Southern California housing numbers improve in February

An open house sign is seen in Manhattan Beach.
(Jay L. Clendenin / Los Angeles Times)

Southern California home sales jumped higher in February with a 9.1% gain compared with last year, partly because of an increase in sales for mid- to high-range houses, according to real estate data released Wednesday.

A total of 15,373 new and existing homes and condominiums were sold last month in Southern California, up from 14,096 in February 2015. That amounted to a 5.1% increase over January’s sales, according to data firm CoreLogic.

The Inland Empire saw some of the biggest increases. Riverside County home sales were up 12.5% compared with last year, and San Bernardino County jumped 10.8%. San Diego County saw the lowest increase, with a 2.1% jump compared with February 2015.

See more of our top stories on Facebook >>


In Los Angeles County, 5,186 homes were sold in February, a 10.4% increase compared to last year.

February sales typically increase 0.9% between the months of January and February, said Andrew LePage, a CoreLogic research analyst.

“So far this year, Southern California home sales are off to a stronger start than last year,” LePage said. “The caveat is that the picture varies by price category.”

LePage noted that January and February sales above $500,000 rose 18%, while sales below $300,000 fell 4% compared with last year.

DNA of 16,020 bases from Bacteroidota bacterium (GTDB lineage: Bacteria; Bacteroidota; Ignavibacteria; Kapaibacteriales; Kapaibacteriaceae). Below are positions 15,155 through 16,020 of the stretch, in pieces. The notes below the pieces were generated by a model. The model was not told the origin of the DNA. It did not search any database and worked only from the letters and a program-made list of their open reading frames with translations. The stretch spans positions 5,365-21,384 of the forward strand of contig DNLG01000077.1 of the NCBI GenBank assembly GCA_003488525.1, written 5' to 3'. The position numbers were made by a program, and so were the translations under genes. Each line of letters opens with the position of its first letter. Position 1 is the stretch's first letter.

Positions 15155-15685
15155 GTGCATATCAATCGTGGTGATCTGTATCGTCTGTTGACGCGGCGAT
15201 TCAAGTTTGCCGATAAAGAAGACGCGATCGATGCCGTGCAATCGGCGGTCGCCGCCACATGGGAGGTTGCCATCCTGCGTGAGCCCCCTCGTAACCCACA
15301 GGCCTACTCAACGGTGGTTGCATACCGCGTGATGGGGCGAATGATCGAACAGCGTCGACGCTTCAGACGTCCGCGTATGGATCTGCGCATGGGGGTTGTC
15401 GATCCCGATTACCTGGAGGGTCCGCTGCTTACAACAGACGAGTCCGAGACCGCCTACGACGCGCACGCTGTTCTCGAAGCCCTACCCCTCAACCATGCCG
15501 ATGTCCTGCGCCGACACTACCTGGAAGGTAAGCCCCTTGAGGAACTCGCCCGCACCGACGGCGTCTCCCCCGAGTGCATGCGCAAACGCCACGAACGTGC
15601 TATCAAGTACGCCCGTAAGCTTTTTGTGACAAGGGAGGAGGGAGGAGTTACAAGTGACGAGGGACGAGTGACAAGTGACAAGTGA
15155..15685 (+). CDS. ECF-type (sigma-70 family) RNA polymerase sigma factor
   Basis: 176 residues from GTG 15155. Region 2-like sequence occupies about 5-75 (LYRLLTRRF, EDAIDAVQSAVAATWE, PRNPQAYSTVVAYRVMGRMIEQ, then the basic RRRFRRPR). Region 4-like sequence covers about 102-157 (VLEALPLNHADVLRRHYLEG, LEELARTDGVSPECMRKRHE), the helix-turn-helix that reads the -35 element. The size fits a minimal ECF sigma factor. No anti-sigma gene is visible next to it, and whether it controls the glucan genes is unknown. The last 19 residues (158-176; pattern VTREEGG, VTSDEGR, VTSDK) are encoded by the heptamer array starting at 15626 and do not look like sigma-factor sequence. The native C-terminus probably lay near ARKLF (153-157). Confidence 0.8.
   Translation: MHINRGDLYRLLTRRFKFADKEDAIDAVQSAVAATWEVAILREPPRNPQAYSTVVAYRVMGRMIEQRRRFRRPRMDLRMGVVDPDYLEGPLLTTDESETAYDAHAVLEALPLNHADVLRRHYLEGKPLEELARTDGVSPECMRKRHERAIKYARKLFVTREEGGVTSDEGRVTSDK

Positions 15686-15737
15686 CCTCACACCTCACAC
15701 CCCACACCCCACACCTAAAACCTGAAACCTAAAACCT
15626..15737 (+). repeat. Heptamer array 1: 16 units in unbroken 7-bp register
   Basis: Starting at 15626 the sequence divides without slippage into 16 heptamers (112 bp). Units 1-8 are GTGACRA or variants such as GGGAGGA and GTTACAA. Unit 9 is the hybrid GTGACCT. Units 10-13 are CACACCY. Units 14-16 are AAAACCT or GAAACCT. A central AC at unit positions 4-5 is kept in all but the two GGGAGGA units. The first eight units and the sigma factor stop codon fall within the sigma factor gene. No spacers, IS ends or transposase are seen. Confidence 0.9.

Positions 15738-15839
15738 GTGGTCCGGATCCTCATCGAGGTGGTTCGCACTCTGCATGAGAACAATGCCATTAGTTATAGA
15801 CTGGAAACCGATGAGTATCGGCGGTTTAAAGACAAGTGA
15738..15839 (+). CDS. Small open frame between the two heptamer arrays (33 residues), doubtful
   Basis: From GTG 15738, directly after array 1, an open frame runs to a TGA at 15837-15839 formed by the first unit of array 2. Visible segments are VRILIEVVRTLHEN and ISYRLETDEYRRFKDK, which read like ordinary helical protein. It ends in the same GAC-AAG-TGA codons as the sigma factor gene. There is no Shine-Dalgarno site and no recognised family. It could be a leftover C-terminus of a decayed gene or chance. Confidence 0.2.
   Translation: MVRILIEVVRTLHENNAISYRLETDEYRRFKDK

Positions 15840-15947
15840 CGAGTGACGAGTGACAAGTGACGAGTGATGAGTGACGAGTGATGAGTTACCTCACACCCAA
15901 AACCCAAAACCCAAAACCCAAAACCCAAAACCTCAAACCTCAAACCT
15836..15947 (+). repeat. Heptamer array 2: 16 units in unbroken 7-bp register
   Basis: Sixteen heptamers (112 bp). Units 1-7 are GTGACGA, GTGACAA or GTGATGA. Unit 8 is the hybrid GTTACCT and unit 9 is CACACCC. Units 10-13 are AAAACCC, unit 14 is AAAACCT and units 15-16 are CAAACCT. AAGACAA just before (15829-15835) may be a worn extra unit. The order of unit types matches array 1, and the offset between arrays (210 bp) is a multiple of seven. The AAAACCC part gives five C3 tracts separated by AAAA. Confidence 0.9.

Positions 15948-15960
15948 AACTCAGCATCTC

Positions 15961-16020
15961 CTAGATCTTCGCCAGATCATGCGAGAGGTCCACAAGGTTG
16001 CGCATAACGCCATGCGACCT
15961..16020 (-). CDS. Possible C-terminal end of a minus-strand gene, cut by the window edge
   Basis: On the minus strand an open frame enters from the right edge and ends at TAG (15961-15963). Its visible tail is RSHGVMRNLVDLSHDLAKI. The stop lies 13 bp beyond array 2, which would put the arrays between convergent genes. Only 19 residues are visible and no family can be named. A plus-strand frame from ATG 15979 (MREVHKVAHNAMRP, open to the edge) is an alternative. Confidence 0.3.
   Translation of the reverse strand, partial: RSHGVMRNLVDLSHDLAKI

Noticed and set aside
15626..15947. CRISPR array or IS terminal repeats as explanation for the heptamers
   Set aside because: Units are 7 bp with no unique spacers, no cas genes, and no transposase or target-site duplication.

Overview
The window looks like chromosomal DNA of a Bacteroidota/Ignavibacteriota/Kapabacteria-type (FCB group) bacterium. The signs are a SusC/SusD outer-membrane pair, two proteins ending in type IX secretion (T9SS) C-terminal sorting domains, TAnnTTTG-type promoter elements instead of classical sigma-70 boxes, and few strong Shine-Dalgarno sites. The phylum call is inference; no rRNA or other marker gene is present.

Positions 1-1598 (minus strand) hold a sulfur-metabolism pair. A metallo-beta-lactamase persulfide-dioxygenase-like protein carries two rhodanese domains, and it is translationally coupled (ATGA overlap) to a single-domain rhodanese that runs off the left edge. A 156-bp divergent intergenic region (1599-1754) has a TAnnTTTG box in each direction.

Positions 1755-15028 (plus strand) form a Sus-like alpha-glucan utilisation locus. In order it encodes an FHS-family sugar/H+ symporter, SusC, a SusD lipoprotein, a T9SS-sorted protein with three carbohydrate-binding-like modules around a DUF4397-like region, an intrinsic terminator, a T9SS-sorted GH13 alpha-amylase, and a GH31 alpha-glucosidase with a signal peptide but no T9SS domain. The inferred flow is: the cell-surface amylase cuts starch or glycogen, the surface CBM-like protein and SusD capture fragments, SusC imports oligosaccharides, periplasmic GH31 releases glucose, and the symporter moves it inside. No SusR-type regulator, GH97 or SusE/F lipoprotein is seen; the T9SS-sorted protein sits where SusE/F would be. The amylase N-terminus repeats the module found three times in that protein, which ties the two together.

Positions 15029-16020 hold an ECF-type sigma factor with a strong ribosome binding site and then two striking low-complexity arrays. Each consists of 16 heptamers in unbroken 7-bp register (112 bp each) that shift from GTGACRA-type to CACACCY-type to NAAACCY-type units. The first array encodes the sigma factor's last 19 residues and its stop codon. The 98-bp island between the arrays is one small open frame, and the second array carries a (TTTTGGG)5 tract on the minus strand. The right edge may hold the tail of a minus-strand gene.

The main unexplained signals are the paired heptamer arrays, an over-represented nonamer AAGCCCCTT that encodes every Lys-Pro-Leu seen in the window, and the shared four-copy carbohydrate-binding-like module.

But he cautioned that the sales numbers are not necessarily indicative of what’s to come. Sales in January and February are typically low because many people prefer not to buy or sell during the winter months.

“We’ll really start to see over the next few months what sort of home-buying season we’re going to have,” LePage said.

The $430,000 median price paid for homes in Los Angeles, Riverside, San Diego, Ventura, San Bernardino and Orange counties in February was little changed. It was up 3.7% from the same month a year earlier, but down 0.5% from January’s $432,500.

For more business news, follow @smasunaga.



Ballot proposal would require L.A. developers to provide affordable housing

Why millennials are staying away from homeownership despite an improving economy

Labor and business groups in L.A. are united against one housing measure — and divided by another